INTRODUCING THE TRIATHLETE

Jimmy Grodzki, 23, on how swimming caught his imagination, why he loves triathlons and the difficulty of overcoming a health issue, with success, during a competition.

Photography by Marcus Gaab
Words by Samuel Bakowski

I was born in Berlin but I have a close-affinity to Munich. My step-sister and her husband live there with their children, so I have always travelled down several times a year with my mother. I really love that city. It’s like a home from home to me.

I like mornings. I wouldn't necessarily go as far as saying I love mornings, but after I manage to boot up my system like a computer, I am so much more productive than if I rise later in the day.

I have always loved doing sport. My earliest memory is scraping my knee in kindergarten. I think I was around three or four years’ old.

All sport interests me.  When you are living in a boarding school with people all of a similar age, all doing different kinds of sports, and all equally passionate about them, that affection rubs off. It has opened my eyes to so many different disciplines.

Swimming was the first sport to capture my imagination. Although some swimming training can be quite monotonous, it remains a very beautiful and elegant sport to me. There is something about swimming underwater - it makes me think of those space stations. You can just let go and float around!

There is something about swimming underwater - it makes me think of those space stations. You can just let go and float around!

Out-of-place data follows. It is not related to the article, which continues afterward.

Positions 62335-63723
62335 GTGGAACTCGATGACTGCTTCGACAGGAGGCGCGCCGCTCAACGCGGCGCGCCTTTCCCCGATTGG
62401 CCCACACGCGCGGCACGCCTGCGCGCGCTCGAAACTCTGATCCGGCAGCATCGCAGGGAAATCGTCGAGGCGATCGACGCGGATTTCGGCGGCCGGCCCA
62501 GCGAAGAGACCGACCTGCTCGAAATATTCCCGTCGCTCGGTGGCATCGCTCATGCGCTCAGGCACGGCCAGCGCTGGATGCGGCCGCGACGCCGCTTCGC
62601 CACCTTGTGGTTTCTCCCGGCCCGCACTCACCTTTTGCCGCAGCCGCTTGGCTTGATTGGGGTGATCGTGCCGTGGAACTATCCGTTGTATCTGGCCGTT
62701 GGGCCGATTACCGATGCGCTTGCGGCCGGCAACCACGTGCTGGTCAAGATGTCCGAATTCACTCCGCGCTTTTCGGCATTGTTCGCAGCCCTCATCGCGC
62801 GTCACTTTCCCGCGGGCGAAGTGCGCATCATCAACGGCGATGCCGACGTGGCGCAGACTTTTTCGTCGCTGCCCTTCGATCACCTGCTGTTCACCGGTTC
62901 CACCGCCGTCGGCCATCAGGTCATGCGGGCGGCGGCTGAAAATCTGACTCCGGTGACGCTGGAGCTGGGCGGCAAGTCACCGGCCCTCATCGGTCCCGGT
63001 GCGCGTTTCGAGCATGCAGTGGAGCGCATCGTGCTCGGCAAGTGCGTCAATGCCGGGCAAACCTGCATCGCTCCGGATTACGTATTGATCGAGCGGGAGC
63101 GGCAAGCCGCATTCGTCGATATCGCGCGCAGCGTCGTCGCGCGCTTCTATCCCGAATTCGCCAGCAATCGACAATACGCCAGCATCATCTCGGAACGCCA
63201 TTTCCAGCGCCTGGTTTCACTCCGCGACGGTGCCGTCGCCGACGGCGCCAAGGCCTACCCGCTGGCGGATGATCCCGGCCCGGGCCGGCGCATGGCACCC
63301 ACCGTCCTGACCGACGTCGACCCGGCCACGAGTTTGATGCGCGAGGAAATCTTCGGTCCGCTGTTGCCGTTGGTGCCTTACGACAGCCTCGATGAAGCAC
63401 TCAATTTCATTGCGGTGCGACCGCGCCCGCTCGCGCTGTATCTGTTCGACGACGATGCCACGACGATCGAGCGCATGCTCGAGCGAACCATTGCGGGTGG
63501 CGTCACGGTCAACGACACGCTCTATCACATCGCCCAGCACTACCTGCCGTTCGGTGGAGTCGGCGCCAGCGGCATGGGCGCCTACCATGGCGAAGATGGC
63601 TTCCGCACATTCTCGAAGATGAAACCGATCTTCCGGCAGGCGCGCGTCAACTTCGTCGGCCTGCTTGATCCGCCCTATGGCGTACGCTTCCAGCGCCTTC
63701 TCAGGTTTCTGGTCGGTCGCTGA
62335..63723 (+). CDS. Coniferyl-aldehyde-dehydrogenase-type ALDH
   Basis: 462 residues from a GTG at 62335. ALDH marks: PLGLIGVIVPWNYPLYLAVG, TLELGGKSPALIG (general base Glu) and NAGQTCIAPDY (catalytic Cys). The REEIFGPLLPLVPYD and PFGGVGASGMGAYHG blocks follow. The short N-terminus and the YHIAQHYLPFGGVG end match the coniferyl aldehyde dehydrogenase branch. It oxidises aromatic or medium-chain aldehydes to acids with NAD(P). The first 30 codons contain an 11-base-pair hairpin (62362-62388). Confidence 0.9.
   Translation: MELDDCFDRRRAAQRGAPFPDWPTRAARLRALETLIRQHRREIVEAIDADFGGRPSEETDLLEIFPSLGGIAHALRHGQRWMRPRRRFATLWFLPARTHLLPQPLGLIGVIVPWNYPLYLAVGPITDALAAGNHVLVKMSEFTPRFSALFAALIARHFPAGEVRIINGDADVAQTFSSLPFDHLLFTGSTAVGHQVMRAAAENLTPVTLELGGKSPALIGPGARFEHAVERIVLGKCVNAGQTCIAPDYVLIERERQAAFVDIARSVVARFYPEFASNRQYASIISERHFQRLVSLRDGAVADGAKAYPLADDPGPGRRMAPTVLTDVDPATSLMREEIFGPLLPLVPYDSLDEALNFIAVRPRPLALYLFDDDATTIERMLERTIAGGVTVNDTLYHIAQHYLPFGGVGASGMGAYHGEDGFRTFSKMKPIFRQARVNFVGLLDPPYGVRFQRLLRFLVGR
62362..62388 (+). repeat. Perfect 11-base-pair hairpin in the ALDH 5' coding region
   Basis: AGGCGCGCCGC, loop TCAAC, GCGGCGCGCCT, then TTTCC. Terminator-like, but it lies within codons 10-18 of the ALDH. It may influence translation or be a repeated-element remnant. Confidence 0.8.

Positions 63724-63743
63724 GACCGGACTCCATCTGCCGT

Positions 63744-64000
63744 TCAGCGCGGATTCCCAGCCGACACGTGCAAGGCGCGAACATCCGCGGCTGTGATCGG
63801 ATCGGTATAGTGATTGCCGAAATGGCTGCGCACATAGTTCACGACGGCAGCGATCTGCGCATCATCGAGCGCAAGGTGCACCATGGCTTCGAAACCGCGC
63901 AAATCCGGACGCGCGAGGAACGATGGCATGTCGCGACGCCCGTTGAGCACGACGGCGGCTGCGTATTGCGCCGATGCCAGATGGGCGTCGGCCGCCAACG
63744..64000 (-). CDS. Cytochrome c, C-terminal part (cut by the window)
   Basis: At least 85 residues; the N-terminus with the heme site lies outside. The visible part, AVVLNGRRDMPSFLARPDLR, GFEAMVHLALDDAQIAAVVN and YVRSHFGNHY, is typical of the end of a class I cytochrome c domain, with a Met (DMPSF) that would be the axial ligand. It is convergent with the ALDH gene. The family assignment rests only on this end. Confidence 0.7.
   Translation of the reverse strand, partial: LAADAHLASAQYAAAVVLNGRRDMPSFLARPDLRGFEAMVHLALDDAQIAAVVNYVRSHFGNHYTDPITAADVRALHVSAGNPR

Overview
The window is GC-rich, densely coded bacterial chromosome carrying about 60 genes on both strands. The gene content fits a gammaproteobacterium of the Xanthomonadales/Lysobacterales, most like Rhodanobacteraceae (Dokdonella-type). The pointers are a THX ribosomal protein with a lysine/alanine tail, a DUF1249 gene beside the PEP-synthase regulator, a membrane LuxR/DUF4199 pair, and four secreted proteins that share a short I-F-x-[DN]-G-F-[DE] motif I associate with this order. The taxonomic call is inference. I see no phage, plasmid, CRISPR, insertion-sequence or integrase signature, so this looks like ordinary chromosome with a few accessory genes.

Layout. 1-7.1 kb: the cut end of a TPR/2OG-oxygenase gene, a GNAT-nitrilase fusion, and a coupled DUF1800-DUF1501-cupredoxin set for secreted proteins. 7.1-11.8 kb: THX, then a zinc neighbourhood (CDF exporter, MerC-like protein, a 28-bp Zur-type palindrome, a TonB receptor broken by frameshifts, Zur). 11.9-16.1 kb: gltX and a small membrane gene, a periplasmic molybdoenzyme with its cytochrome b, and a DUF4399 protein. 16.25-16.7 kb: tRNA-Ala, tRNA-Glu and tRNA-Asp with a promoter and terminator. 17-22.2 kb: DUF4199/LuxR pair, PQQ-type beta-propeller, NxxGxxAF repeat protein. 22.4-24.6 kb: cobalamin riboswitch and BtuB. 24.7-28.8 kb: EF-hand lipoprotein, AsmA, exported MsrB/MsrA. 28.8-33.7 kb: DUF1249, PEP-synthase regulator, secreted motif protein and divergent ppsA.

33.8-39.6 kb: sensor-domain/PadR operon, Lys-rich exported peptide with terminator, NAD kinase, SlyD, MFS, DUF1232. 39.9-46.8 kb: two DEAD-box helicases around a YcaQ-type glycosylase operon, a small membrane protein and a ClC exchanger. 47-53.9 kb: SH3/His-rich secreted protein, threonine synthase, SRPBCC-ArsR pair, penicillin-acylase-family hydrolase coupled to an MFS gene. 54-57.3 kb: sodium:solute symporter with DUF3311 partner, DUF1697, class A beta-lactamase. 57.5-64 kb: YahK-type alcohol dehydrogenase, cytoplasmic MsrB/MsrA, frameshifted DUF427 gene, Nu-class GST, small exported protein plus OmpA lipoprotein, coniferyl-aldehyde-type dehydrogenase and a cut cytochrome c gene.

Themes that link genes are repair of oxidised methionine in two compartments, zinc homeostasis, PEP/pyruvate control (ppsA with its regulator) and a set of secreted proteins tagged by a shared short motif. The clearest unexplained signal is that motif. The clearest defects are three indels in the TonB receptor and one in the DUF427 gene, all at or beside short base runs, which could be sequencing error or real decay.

I have always prefered swimming outside in a lake than in a pool. A lake provides so many more challenges and you need to watch out for different obstacles, like boats. I like that ruggedness - you don’t get that confined to a swimming lane.

My first triathlon was in the Berlin Cup Series. Unfortunately my memory doesn’t serve me well enough to tell you when or where that was!

My proudest moment as a triathlete was finishing fourth in the Northern German Championship. Even though I suffered an asthma attack when I made the transition from water to bicycle - that lasted until I finished the race - I still rate that higher than all the cups and triathlons I have won combined! That race also led to my selection for the Neubrandenburg and Potsdam Olympic Centre.

Sport has taught me a great deal. You need discipline to achieve any goal you pursue.

I love the variety of triathlons. You have so many different ways to train so it never gets boring!

It was not just one but a series of injuries that forced me to leave the Olympic centre. During my last year I had problems with my back, my shoulder, then my calves and even my feet. When you’re young, it is so frustrating to not be able to do the sport you love. It was a tough time and it felt like I never fully trained to my full potential - as if I was constantly handicapped. This briefly took the fun out of the sport for me  I never want to lose that sense of fun again. After leaving the Olympic centre, I took some time off to allow my body to fully recover. When I rode my bicycle for the first time after that difficult period I felt utterly happy! That’s remained my focus. To never lose that sense of fun despite still wanting to push my body to its absolute limit!

Sport has taught me a great deal. You need discipline to achieve any goal you pursue. You also need to think and remain focussed, step by step. Those moments when you feel the worst or want to quit will arrive, but you need to stay positive and you will recover and get back on track.

I am running the Berlin marathon this year. It is a marathon I have always dreamed of competing in, what with it being in my home city and memories of cheering on the athletes when I was younger. I am so excited to be running it this year with my friend, but equally terrified as it will be my maiden marathon!

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